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To the left of the CEC building there's a four-storey brown brick building with two curved arches – it's the Pashkov Hall.
We're reminded of German Gothic when we look at the Pashkov Hall. In the early C19th a certain retired Lieutenant named Pashkov owned this plot of land. He bequeathed it to the Moscow Merchants Association on the condition that any income it generated went to the benefit of fifty dwellers at the St.Andrew's almshouse. The Merchants Association built a two-storey covered market, but it soon burned down. Towards the end of the C19th a new stone trading hall was opened with shop premises, offices, and furnished rooms.
This trading centre was a seething flea market where you could buy almost anything from second-hand dresses and boots without soles through to broken teacups. It's hard to imagine today who might have wanted all this bric-a-brac? But it always drew a huge crowd, and sometimes there were a few bargains to be had among the junk.
But on the night of 15th September 1881 a huge conflagration broke out at the Pashkov Hall. They couldn't put it out – the market stalls burned merrily, so they began piping water from the river. The flames burned brighter than streetlights in surrounding suburbs, and newspapers compared it to the fires which followed Napoleon's retreat in 1812. After the fire the current building, designed by the architect Freidenberg, was put up. The building takes its inspiration from medieval German trading-halls, with their traditional Hanseatic and Teutonic emblems.
Kitay-gorod is one of the oldest parts of Moscow. It appeared nearby the old wooden Kremlin. Although the name translates as “Chinatown,” it probably derives from kita (wattle), referring to the wall that surrounded this early Kremlin suburb. Today, remains of an old city wall and colorful churches are scattered throughout this ancient neighborhood.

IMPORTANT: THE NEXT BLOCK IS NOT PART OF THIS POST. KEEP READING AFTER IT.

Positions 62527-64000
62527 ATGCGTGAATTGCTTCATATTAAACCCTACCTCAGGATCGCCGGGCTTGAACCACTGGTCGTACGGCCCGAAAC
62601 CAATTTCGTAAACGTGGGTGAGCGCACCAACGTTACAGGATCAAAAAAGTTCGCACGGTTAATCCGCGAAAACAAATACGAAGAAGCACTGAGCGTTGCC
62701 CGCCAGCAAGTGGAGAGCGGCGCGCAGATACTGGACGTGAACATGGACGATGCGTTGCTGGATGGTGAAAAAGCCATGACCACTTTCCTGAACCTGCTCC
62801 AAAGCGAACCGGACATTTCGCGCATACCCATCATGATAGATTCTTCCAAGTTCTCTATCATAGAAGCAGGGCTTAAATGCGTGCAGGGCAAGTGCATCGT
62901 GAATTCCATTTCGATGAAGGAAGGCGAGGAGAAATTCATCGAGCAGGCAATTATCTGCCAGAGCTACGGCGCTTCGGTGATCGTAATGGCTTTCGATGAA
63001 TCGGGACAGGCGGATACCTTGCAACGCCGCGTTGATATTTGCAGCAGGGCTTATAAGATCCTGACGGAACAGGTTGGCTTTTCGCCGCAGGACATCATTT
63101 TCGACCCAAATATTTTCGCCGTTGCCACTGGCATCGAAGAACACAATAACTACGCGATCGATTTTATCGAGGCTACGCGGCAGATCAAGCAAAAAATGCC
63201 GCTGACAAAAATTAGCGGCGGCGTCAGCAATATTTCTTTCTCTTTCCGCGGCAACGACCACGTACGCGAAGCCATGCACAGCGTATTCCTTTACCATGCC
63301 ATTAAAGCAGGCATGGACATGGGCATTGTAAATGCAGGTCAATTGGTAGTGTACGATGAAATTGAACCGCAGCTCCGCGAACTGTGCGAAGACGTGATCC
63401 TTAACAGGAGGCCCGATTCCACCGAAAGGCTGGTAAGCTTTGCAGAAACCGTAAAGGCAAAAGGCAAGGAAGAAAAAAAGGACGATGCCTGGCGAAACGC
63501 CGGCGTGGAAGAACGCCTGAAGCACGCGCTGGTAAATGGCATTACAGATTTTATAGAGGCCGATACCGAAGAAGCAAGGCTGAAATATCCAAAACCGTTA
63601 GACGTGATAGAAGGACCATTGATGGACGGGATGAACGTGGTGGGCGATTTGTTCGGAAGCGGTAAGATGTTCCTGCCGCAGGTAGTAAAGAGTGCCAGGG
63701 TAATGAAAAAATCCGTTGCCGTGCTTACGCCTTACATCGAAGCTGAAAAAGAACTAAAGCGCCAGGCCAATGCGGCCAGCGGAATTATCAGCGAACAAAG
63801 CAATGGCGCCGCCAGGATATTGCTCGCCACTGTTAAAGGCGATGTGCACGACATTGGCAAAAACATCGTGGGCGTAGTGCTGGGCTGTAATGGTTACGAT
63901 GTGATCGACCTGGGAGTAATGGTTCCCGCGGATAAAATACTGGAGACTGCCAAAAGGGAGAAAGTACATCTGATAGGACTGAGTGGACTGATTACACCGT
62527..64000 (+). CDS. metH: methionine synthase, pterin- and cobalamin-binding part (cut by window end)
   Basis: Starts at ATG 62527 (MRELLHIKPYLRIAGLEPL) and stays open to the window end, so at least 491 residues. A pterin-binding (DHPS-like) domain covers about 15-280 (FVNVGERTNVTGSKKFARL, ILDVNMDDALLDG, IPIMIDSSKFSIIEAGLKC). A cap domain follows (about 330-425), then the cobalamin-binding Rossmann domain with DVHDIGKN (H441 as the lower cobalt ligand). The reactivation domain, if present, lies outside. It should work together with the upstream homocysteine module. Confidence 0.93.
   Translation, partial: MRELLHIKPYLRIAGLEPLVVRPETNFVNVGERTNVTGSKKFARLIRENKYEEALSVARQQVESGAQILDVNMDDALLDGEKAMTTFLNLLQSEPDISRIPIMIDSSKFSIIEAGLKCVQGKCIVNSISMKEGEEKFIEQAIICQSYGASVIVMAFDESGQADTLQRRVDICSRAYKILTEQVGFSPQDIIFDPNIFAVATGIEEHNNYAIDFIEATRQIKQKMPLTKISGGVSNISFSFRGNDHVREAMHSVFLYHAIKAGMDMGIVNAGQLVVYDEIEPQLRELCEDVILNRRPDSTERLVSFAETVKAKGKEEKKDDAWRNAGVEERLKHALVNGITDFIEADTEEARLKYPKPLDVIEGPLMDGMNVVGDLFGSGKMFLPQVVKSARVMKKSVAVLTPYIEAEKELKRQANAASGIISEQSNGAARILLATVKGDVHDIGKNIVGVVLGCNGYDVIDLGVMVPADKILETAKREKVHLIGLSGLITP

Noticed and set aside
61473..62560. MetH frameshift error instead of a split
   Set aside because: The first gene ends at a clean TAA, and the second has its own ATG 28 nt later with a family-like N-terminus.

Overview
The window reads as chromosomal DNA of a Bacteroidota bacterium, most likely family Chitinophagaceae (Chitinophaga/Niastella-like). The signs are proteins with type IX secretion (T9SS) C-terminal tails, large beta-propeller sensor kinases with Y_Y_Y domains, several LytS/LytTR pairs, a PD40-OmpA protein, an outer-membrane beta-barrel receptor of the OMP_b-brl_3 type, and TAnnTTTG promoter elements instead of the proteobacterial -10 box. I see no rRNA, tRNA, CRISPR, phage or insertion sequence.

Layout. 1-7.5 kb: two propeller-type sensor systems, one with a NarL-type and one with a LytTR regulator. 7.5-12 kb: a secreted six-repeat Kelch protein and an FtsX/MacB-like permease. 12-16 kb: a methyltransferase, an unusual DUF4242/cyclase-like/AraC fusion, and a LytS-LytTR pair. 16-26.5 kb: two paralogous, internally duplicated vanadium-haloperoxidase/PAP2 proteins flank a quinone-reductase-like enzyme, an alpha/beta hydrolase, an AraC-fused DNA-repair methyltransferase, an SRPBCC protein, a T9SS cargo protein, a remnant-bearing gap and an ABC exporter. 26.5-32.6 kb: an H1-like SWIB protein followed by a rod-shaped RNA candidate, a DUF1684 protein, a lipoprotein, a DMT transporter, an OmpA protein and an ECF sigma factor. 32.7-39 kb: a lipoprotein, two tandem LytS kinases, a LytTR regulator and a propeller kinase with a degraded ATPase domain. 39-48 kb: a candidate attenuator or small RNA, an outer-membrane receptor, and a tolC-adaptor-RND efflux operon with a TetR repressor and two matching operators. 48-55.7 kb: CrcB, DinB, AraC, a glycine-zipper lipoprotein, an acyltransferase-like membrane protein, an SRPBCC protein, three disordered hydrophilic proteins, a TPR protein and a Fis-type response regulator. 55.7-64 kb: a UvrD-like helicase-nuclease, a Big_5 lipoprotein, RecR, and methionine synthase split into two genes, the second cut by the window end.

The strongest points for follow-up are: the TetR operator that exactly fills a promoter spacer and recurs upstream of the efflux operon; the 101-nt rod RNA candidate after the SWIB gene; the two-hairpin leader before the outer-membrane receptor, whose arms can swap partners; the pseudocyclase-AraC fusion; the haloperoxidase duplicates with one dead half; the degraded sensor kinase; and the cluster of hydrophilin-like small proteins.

The stone walls were erected in the 16th century by an Italian architect known under the name Petrok Maly and originally featured 13 towers and six gates. They were as thick as they were high. The last of the towers were demolished in the 1930s, but small portions of the wall still stand. One of two remaining parts of the wall is located in Zaryadye and the other near the exit from the Okhotny Ryad station of Moscow Metro behind the Hotel Metropol.
Kitay-gorod starts at Red Square. Apart from Red Square, the quarter is bordered by the chain of Central Squares of Moscow, notably Theatre Square (in front of Bolshoi Theatre), Lubyanka Square (in front of the KGB headquarters), and Slavyanskaya Square.
Since time immemorial Kitay-gorod has been developing as a trading area. And for centuries it was known as the most prestigious business area of Moscow. Its three main streets — Varvarka, Ilyinka, and Nikolskaya — are lined with banks, shops, and storehouses. There are also lots of historical buildings that relate to the heritage of the federal and global importance now.
In our tour you will walk along Nikolskaya Street that is famous for being the site of Moscow's first university, the Slavic Greek Latin Academy, housed in extant Zaikonospassky monastery (1660s). Another monastery cathedral, the main church of Epiphany Bogoyavlensky Monastery (1690s), is the oldest male monastery in Moscow, stands in the middle of Kitay-gorod in the eponymous Bogoyavlensky Lane. The 18th century survives in the exterior walls of the otherwise rebuilt Gostiny Dvor (Guest Merchant's Court) by Giacomo Quarenghi.
A whole quarter of Kitay-gorod adjacent to the Moskva River and known as Zaryadye (now just Varvarka Street) was demolished in the 20th century, sparing only those structures that were classified as historic monuments. These include the Cathedral of the Sign (1679–84), the Church of All Saints (1680s), St. George's Church on Pskov Hill (1657), St. Maksim's Church (1698), St. Anna's Church at the Corner (1510s), St. Barbara's Church (1796–1804), the Old English Embassy (1550s), and the 16th century Romanov boyar residence. The two last are the museums. You can visit them to see the life of the first Romanovs in the 16-17th centuries.